People Are Getting Vaccine FOMO After Seeing Friends Get The Jab
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The jabs, which are being rapidly administered around the UK, are first being given to those who are older or more vulnerable due to underlying health conditions, as well as health workers and NHS volunteers.
However, the speed at which both the Pfizer and Astra-Zeneca vaccine is being shot into the nation's arms have seen nearly half the UK receive at least the first out of two jabs, with everyone over 50 having been invited to be vaccinated.
While the UK government predicts all adults will have been offered the first shot by July, some of us are feeling increasingly jealous of our loved ones who have already been vaccinated.
And with Prime Minister Boris Johnson now reportedly considering a 'vaccine certificate' or coronavirus testing as a pre-requisite into entering venues such as pubs and clubs, many people are getting increasing amounts of FOMO about having to wait for the jab.
Naturally, people have vented about the long wait on Twitter.
One woman wrote: "Getting vaccine envy. It feels as though I'll never get one at the rate my area is pushing them out."
Another said: "I have vaccine envy! Didn't even know this could be a thing... I'm envious of my vaccinated friends and family. So weird."
"I was so sure I wouldn't feel vaccine envy," a third said. "Turns out I really do and I am not doing well with it!"
"I'm starting to get vaccine envy. Feels like most people I know has had it already," a fourth person moaned.
As it stands, 29 million people in the UK have had at least their first dose - meaning around half of us are looking enviously at our loved ones.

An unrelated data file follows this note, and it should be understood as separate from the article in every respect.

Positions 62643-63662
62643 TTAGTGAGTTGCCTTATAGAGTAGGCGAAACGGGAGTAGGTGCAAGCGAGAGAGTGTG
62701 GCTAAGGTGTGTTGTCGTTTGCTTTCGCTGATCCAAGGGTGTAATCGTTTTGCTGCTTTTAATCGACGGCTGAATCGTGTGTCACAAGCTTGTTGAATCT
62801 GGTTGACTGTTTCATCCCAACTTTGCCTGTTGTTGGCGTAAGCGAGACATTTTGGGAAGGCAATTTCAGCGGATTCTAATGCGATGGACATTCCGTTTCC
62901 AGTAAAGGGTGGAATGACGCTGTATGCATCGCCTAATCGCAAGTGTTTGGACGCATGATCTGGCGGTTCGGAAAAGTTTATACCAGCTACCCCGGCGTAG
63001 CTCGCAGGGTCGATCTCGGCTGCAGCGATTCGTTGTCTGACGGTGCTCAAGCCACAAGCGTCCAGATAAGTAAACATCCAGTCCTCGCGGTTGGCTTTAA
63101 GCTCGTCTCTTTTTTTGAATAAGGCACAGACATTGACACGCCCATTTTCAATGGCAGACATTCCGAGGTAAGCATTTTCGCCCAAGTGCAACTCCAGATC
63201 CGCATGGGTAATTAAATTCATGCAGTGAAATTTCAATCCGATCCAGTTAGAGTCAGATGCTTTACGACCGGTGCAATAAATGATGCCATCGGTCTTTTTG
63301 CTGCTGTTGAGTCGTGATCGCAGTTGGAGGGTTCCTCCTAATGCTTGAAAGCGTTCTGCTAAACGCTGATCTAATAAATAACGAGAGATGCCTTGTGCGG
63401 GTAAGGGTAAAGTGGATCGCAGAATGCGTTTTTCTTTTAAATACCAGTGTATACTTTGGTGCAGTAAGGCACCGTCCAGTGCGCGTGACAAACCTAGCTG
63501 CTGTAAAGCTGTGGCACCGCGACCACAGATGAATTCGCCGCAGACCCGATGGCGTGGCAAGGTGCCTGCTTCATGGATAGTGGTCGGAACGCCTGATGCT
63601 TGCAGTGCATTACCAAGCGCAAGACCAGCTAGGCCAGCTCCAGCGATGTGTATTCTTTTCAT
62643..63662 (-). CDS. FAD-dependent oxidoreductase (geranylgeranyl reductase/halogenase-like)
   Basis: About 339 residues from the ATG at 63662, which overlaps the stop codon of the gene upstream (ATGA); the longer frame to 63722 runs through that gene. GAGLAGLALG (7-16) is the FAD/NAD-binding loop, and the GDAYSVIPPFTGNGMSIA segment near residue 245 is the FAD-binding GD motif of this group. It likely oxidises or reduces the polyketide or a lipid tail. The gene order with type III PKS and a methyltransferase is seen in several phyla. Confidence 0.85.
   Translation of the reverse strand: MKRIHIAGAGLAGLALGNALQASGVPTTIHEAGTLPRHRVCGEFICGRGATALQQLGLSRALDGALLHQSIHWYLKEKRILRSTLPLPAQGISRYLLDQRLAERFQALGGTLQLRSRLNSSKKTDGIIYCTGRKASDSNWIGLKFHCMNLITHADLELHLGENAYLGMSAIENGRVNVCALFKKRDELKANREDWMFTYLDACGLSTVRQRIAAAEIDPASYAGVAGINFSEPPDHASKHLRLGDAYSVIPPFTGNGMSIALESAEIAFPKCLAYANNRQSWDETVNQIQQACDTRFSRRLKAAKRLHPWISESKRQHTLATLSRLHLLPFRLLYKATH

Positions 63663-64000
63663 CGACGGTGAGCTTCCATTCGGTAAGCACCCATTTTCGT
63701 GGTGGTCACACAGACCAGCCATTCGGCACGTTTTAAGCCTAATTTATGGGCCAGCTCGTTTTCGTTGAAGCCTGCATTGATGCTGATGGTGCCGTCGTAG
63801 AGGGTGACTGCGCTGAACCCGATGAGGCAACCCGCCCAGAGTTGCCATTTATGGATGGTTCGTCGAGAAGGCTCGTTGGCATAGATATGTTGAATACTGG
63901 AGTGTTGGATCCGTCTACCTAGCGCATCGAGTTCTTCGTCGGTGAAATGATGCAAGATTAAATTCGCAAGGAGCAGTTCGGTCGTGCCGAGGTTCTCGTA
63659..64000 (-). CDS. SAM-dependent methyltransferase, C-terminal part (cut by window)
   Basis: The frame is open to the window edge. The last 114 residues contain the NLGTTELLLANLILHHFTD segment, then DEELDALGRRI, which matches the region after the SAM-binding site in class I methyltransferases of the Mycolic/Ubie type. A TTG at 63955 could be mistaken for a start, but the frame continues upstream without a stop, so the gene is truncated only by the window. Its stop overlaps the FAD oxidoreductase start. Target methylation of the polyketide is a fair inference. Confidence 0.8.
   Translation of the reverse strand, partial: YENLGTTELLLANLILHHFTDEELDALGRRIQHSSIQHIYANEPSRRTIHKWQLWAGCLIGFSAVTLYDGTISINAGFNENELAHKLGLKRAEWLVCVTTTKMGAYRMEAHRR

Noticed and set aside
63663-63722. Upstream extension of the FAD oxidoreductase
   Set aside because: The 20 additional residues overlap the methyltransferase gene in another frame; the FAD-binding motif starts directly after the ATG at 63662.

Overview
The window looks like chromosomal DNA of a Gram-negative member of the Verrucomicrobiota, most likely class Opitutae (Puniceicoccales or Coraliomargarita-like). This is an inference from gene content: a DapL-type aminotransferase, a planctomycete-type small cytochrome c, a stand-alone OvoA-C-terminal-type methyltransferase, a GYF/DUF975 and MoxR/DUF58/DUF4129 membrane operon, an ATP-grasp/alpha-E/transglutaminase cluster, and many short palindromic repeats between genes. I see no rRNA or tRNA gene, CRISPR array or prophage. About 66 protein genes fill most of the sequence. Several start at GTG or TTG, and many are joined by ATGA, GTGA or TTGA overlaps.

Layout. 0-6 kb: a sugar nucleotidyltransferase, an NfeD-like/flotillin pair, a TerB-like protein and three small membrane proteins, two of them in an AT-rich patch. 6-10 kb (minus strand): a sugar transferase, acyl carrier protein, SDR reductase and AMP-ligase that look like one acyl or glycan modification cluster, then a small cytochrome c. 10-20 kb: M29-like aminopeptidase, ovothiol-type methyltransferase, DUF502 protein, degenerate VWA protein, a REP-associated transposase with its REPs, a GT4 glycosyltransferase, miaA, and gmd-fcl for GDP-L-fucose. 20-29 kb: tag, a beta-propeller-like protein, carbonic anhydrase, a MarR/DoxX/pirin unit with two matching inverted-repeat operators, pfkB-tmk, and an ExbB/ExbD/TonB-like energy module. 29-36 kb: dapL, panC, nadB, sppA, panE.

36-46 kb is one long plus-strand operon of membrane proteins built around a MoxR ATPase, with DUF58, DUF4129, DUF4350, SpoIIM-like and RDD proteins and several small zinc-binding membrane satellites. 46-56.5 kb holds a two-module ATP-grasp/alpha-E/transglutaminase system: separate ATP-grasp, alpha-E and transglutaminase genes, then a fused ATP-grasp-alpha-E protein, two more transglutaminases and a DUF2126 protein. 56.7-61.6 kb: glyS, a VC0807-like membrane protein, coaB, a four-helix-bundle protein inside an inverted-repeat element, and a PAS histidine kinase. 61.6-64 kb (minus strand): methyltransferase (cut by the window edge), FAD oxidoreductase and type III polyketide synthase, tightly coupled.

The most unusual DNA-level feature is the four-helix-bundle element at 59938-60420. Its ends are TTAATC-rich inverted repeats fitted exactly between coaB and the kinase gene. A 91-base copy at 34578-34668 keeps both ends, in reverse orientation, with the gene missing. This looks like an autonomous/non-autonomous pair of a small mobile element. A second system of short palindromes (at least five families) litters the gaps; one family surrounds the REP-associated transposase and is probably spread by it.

And as vaccine envy is such an increasingly common sentiment around the world that the Germans have invented a word specifically to describe it: 'impfneid'.
Speaking about why vaccine envy exists, psychologist Lee Chambers tells Tyla: "It is no surprise that many people are feeling vaccine envy right now. It is worth reminding ourselves that the past year has seen our freedoms and control restricted, heightening our desire to make choices and cherish things we can control.
"The vaccine feels like a cure for our anxieties around our health and a signal that stability is returning. With each passing day being a risk if not vaccinated and continued talk of potential restrictions on those not vaccinated, our envy has become heightened.
"This is especially the case as we start to see more people we know having it, but still no definite date that we will for us to attach to. This anticipation is testing our patience, and without a clear order, it can feel unfair, which only fuels our envy."
If you genuinely are struggling with 'impfneid', or vaccine envy, you can use this vaccine calculator which estimates when you will receive your vaccine.
Or, you can try and remain positive about the outlook, as this one Twitter user does.
"I do not have vaccine envy even though I will not be vaccinated for months," she wrote. "I love seeing people get protected and knowing that they are safe and that they are keeping others safe and that we are all closer together to a world where COVID doesn't kill so many."